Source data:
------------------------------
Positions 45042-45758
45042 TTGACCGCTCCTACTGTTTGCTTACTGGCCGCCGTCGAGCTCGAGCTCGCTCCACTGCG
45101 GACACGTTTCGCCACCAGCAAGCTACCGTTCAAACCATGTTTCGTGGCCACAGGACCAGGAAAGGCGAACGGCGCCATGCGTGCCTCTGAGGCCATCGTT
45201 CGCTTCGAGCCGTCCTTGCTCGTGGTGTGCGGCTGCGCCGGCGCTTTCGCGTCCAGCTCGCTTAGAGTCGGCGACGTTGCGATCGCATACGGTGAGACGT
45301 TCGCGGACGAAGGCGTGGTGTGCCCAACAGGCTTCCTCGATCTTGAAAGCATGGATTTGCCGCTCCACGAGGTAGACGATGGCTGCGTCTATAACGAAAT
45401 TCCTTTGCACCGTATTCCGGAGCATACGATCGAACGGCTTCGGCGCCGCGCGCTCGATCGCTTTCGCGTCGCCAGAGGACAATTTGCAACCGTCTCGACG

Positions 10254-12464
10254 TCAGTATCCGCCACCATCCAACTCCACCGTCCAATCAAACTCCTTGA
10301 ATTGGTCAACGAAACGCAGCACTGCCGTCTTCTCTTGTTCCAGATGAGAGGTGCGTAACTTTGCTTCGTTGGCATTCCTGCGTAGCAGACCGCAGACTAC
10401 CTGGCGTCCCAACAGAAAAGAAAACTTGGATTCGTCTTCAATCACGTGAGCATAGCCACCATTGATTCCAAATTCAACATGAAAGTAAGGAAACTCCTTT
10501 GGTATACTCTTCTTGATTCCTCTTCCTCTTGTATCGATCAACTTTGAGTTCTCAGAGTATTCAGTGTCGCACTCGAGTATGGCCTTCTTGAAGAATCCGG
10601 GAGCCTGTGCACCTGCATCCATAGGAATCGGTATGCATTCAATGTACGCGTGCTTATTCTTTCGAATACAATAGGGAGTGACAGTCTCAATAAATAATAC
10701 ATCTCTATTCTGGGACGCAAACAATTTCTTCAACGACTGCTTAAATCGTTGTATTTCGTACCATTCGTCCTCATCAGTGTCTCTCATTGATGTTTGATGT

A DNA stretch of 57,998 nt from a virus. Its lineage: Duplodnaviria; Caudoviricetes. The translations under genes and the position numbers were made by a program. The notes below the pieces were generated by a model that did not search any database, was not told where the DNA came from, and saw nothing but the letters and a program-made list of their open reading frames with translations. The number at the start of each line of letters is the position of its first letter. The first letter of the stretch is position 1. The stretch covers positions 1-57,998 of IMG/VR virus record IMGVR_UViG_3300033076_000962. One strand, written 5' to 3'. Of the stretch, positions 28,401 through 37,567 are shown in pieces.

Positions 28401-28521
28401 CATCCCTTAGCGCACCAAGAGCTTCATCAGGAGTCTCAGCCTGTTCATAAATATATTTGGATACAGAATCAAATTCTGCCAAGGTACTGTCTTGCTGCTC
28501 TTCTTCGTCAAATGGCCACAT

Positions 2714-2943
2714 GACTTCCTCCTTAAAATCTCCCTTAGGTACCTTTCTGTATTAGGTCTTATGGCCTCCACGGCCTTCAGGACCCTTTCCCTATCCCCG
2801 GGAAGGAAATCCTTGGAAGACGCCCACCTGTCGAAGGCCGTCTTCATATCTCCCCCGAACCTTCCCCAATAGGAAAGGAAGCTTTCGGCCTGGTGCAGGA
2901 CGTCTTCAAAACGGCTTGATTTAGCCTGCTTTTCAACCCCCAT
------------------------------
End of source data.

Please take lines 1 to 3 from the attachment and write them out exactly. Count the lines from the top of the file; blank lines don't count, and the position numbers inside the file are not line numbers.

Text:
Positions 45042-45758
45042 TTGACCGCTCCTACTGTTTGCTTACTGGCCGCCGTCGAGCTCGAGCTCGCTCCACTGCG
45101 GACACGTTTCGCCACCAGCAAGCTACCGTTCAAACCATGTTTCGTGGCCACAGGACCAGGAAAGGCGAACGGCGCCATGCGTGCCTCTGAGGCCATCGTT